BUFFALO, N.Y. (WIVB) — Western New York is just weeks away from the back-to-school season. On Thursday, the CDC released new COVID-19 guidelines for students and staff as they head back to the classroom.

The nation’s leading health agency removed the close contact quarantine requirement, meaning that Americans do not have to quarantine if they are exposed to another person who tests positive.

Education and medical experts say these new recommendations mark a significant change in the pandemic. They say these guidelines allow for a return to normal for the youngest Americans. In schools, this removed the test-to-stay recommendation, the quarantine guidelines for close contacts and other guidance.

“Essentially schools can open in September of 2022 the way it opened in September 2019,” Michael Cornell, Hamburg Public Schools Superintendent and President of the Erie-Niagara Superintendents Association, told News 4. “Based on what we know from two years of in person learning, three feet, six feet, mask no mask, is not COVID is not something that spreads readily in schools and kids need normal school.”

The relaxed regulations could keep more students in the classroom.

“We’re looking for that balance of keeping kids in school and keeping them safe. And I think this guidance is trying to find that balance,” Dr. Thomas Russo, infectious disease professor at the Jacobs School of Medicine at the University at Buffalo, added.

Superintendent Cornell says kids need to be in school to participate in classroom and extracurricular activities. He says students lost out during the pandemic and the lack of socialization in school was harmful to students not only in Western New York, but across the country.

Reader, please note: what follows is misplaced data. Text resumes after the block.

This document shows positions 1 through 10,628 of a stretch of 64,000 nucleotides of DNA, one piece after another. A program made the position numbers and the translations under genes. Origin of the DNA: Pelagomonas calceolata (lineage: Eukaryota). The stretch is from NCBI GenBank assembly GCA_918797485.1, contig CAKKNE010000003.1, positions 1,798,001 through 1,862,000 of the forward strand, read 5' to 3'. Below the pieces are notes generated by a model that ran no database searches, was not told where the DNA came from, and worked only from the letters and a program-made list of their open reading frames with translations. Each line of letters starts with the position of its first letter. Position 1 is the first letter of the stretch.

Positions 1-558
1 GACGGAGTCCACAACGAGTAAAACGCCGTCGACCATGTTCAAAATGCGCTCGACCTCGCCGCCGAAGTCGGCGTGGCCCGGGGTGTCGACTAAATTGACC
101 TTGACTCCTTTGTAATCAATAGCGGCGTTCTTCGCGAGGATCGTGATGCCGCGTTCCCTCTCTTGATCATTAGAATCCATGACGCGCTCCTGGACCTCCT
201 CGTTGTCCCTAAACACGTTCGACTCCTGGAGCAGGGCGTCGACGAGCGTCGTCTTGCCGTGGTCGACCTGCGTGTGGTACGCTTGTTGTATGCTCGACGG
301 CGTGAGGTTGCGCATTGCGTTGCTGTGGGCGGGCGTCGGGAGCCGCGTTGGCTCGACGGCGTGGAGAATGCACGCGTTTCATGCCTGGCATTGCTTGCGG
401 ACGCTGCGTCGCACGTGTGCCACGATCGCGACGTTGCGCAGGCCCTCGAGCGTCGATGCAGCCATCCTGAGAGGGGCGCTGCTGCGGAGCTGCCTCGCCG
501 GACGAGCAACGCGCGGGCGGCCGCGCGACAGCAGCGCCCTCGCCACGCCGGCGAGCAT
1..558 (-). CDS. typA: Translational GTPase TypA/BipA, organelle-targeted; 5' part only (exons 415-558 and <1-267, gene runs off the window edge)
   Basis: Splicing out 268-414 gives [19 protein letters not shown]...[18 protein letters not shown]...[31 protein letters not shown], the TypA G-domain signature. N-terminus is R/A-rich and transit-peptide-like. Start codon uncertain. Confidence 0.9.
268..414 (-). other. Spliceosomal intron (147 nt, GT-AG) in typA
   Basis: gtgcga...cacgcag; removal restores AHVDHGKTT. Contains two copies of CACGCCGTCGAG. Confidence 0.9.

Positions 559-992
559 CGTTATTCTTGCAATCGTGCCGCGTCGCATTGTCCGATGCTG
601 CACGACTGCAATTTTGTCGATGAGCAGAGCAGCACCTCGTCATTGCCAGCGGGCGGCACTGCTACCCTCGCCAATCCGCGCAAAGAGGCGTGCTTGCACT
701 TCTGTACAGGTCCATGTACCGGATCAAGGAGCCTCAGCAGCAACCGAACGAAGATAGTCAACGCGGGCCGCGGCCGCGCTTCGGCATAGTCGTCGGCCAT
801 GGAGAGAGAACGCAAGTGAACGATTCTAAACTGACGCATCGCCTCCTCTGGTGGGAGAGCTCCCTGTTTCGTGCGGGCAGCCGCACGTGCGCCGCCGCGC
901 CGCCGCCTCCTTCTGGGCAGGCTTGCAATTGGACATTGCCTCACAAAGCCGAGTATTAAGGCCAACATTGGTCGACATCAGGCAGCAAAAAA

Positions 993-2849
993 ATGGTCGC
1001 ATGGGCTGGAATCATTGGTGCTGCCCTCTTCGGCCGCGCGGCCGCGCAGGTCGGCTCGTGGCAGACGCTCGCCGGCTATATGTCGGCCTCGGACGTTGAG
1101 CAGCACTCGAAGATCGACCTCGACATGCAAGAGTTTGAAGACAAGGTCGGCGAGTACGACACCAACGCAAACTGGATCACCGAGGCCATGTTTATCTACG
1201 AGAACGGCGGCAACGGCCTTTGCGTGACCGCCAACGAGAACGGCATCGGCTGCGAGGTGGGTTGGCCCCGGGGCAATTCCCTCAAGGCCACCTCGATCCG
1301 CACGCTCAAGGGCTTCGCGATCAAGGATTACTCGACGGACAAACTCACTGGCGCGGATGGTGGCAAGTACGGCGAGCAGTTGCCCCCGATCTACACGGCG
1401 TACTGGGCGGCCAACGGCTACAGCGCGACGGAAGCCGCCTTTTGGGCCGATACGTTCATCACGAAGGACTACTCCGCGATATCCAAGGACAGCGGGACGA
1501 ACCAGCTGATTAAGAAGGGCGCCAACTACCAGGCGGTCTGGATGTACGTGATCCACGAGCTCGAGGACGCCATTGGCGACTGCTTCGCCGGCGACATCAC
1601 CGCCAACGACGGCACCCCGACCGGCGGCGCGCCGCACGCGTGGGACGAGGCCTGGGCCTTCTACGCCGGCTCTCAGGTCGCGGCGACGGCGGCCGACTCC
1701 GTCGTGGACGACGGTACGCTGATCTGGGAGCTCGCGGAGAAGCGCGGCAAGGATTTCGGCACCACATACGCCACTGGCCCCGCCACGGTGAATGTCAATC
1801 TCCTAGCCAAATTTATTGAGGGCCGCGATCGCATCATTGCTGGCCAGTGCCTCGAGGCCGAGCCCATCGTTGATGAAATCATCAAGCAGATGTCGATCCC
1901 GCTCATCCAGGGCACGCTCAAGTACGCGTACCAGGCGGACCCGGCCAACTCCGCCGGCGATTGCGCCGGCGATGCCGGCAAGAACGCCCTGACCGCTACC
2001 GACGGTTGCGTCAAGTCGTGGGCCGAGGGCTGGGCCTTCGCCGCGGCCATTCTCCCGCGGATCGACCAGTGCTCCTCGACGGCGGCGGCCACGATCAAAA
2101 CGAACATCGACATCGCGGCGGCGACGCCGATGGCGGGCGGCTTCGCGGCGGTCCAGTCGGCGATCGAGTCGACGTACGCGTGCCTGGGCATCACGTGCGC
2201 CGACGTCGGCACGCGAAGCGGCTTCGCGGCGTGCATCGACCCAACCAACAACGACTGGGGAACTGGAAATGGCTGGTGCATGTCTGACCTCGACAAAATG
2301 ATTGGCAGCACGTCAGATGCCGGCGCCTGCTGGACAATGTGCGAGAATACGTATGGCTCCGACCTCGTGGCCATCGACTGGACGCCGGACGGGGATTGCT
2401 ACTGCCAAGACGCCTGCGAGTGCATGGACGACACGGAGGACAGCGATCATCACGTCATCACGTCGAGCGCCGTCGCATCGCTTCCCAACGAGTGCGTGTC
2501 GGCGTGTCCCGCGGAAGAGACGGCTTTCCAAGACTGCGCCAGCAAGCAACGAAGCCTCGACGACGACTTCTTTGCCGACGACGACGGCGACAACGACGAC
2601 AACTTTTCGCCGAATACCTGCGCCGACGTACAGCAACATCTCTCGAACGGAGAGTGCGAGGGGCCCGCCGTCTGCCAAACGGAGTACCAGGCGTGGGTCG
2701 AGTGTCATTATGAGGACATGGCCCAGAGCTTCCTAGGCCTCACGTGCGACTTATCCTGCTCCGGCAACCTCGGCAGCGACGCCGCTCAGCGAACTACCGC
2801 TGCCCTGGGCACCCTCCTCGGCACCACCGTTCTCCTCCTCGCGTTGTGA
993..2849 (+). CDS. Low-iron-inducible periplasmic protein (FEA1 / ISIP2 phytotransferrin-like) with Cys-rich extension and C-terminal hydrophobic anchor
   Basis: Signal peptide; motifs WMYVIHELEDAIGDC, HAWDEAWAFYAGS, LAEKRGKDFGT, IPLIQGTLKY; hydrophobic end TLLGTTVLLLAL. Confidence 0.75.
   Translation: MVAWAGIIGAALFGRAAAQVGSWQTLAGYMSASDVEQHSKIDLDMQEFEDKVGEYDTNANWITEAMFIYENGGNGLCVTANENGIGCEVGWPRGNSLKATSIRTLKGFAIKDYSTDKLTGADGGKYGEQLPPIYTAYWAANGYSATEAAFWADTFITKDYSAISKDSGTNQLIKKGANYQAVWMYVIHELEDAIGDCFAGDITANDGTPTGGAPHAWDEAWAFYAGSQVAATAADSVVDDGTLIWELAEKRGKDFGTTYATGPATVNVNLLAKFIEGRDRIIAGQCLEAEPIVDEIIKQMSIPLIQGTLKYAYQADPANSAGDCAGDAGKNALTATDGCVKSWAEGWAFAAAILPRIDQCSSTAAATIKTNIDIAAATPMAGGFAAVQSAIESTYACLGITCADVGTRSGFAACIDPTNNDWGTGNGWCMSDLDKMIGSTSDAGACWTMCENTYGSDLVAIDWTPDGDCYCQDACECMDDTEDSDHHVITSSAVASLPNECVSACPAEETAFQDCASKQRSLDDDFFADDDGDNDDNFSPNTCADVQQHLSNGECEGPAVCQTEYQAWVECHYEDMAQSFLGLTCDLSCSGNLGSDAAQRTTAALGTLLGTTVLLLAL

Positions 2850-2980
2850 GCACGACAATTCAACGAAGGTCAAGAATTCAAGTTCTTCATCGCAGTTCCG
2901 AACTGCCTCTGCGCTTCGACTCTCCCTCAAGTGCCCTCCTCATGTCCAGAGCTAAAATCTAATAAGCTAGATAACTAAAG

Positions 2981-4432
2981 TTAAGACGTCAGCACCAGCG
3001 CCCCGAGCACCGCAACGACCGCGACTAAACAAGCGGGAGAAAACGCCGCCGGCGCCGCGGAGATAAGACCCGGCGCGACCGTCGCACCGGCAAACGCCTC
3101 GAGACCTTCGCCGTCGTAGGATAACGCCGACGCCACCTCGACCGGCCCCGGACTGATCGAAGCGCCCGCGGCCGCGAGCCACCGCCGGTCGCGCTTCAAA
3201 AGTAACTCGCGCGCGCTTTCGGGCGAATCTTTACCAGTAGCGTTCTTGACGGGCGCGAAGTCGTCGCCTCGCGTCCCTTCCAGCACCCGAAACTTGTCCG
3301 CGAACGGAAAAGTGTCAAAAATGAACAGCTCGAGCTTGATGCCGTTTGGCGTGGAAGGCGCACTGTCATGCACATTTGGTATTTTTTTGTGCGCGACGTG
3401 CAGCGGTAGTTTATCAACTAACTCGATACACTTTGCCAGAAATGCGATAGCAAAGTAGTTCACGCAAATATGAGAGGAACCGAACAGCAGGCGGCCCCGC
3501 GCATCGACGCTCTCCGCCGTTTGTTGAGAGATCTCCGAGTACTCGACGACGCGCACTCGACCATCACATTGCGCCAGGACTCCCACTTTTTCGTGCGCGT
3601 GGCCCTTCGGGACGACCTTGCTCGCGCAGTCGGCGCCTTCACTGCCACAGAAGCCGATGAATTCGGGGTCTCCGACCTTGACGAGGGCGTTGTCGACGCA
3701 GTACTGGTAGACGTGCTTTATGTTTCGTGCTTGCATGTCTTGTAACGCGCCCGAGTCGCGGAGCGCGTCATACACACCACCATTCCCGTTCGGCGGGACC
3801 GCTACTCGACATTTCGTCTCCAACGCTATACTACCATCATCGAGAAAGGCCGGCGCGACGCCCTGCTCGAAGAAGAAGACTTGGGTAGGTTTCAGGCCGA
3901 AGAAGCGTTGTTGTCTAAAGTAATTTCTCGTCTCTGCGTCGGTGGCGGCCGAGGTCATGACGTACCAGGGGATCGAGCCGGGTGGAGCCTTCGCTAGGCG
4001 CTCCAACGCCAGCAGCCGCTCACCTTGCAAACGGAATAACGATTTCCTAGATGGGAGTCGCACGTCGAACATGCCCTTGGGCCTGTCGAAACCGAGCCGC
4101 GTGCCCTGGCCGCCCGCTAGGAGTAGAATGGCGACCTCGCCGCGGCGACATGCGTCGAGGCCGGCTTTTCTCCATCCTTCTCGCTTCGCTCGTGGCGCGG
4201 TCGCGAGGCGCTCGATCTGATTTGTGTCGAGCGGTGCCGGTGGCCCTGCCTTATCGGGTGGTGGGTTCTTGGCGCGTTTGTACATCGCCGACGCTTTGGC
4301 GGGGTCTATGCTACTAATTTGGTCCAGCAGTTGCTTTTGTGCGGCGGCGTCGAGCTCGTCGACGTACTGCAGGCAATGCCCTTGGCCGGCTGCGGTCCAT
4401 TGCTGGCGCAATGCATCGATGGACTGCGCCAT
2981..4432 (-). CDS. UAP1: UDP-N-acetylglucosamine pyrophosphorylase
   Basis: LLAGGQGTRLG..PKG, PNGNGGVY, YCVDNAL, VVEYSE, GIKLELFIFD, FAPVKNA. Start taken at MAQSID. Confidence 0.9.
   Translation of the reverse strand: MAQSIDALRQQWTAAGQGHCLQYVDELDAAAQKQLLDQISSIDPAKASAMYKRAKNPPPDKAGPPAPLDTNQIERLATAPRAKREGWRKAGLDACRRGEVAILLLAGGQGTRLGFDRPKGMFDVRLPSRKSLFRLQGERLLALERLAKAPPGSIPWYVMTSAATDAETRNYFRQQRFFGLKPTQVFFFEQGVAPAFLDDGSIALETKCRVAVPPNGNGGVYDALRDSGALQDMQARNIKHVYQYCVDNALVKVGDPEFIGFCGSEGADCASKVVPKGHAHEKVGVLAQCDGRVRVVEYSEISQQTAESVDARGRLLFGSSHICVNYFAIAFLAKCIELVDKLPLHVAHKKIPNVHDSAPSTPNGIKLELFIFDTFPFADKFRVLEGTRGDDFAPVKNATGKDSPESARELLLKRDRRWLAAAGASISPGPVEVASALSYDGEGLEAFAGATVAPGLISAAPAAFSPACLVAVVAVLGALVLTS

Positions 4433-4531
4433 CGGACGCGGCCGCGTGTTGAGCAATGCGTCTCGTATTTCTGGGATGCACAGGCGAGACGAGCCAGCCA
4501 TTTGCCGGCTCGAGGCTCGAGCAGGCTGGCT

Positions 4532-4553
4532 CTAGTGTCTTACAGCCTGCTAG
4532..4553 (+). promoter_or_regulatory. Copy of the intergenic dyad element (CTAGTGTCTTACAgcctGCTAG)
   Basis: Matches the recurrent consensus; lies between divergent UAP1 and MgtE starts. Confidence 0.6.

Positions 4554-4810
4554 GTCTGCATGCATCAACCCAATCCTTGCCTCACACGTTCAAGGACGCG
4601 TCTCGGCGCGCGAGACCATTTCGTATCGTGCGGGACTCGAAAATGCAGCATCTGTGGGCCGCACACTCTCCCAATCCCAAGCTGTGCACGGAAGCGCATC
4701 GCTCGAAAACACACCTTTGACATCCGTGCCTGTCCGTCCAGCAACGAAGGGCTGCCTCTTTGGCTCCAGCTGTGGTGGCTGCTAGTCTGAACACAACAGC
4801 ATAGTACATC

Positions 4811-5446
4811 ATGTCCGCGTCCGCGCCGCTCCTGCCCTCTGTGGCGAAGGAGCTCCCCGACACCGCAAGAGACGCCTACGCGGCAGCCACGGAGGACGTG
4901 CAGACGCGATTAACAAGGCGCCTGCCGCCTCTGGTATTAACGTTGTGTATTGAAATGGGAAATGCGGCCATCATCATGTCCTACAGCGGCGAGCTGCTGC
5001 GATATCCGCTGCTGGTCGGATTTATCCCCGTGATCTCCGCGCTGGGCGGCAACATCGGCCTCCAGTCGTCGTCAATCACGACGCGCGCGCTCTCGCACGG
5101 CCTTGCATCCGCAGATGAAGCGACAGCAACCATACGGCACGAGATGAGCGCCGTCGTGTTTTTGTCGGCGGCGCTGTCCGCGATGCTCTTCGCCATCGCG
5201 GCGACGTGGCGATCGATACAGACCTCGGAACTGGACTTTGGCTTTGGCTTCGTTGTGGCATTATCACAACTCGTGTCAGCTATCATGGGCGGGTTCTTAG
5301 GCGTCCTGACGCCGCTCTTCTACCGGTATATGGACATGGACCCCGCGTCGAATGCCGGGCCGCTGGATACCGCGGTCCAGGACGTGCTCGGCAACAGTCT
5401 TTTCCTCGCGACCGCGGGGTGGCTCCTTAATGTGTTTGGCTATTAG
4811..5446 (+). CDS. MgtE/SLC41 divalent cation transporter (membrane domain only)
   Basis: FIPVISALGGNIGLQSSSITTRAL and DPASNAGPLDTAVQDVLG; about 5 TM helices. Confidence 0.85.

“That’s a mistake that we cannot repeat. We need to make sure that school is a great experience and a normal experience in 2022-2023. It’s been too long since we’ve had a normal school year,” Superintendent Cornell said.

Health experts say the new CDC recommendations does not mean that the pandemic is over. They stress that everyone should remain cautious, especially as the colder months and flu season approaches.

“It’s critical for parents to realize that this announcement does not mean that we are done with COVID,” Dr. Russo said.

Dr. Russo also said the vaccine and booster shot are still the best protection against the virus.

“The onus has shifted for the parents to keep their children safe, which includes a combination of vaccination, judicious mask use and if your child is sick, please have them stay home and get tested,” Dr. Russo concluded.

Superintendent Cornell said he will be sharing more information with Hamburg Schools families soon. He does not expect any additional requirements or guidelines from the New York Department of Health or the Erie County Department of Health.

Buffalo Teachers Federation President Phil Rumore told News 4 that school officials need to keep a close eye on local COVID-19 infections to ensure Buffalo Public School faculty, staff and students are safe.

Tara Lynch is a Buffalo native who joined the News 4 team as a reporter in 2022. She previously worked at WETM in Elmira, N.Y., a sister station of News 4. You can follow Tara on Facebook and Twitter and find more of her work here.